Archive for the ‘travel’ Category
This morning I received my speakers packet for the Free Software and Open Source Symposium taking place at Seneca College in Toronto in a couple of weeks.
For those of you feeling the vacuum that the Ontario GNU/Linux Fest left, this might be a good alternative for you.
Just be aware that early-bird registration ends October 8 and it’s a significant discount. Especially for Students!
As far as the feel of the two conferences…. I won’t pretend that OGLF and FSOSS occupied the same niche, because they always catered to a slightly diffrent audiences. OGLF was more of a user conference and FSOSS is geared at academic use and leading edge development.
That’s not to say that all the topics covered at Seneca are advanced, or that topics at OGLF didn’t meet the needs of hard-core hackers. It’s just that the topics are focused on a slightly different area of the spectrum that is Open Source.
In any case, if you’re looking for a nice little conference in a great city, I’d highly recommend registering for FSOSS.
One harsh reality of On-Disk.com is that while ISOs are fresh, business is booming. But, 3 months after a release, those who wanted the latest and greatest the Linux world has to offer probably have it. Then after about 4 months, those who haven’t gotten it will most likely wait a couple of months and get the next release.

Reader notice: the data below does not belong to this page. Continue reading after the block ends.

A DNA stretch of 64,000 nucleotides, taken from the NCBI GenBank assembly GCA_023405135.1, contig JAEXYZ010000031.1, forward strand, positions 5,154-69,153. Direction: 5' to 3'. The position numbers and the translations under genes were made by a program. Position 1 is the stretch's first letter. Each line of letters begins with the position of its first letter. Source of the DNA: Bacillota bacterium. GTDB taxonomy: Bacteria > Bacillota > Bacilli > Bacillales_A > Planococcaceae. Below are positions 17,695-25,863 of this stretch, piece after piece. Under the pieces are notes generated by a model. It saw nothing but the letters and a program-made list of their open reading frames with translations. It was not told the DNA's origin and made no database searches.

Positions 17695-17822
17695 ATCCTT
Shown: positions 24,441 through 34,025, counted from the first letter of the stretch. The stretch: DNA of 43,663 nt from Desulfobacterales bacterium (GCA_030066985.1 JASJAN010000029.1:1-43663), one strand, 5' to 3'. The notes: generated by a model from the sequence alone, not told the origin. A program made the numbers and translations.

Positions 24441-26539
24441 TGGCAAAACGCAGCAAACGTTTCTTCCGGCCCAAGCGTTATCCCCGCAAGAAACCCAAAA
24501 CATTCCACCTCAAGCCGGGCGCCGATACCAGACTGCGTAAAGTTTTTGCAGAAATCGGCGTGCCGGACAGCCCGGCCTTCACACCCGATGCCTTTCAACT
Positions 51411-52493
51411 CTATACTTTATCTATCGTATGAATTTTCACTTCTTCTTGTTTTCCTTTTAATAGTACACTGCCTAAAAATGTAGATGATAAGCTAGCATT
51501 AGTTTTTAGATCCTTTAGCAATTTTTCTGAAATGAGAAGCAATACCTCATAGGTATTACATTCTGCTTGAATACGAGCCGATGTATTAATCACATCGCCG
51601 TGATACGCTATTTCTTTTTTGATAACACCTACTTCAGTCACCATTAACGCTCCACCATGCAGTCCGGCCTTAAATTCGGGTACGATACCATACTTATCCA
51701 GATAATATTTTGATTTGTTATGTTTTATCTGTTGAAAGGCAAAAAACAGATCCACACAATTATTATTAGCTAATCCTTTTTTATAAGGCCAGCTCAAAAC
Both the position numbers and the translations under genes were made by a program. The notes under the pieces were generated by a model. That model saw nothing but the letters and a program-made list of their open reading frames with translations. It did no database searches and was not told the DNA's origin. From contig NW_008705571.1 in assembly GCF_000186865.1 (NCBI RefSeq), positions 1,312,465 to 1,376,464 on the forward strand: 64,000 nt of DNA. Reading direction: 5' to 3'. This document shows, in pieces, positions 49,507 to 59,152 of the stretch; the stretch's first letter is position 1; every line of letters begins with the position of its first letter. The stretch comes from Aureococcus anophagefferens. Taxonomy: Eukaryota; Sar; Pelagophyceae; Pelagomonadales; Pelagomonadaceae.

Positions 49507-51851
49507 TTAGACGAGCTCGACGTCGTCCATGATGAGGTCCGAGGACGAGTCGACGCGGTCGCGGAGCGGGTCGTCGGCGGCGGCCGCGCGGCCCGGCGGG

This August, however, I will be giving a talk at LinuxCon. Yes, it’s going to be a fun time in a great city, but by then it’s past the 4 month mark and we won’t have lots of extra money to spend on the trip.
A solution to our slow summer months presented itself this year with some casual employment as a corporate trainer with Eagle Productivity Solutions.
- for my first week on the road that I’d be in Pontiac MI.
- that a very recent Twitter follower would be on the Michigan!/usr/groupboard.
- the MUG meeting would fall on my off night between my two training sessions.
- to talk a few minutes about my role as a community hacker.
I didn’t have anything prepared, in fact, I can confidently say I was the only person in the room who opted to pack a lipstick rather than a laptop.
The talk was very casual. A bit about how I got into FOSS, and how someone who avoids the terminal window at all cost could be qualified to give a talk to hard core Unix and Linux users.
But I think I got my point across. That point of course being that the community is key. Using is one thing, but involvement is a whole other ball of wax.
I suppose the most important thing that came out of the talk was a question from a member asking “how do you/I/we get involved?”
My answer was to take these notions that someone should do something – about anything really – and take 10 seconds to seriously consider being that someone. No one would hold their feet to the fire if they opted out of helping, but if they could get into the habit of weighing the pros and cons of involvement, they might find something to become passionate about.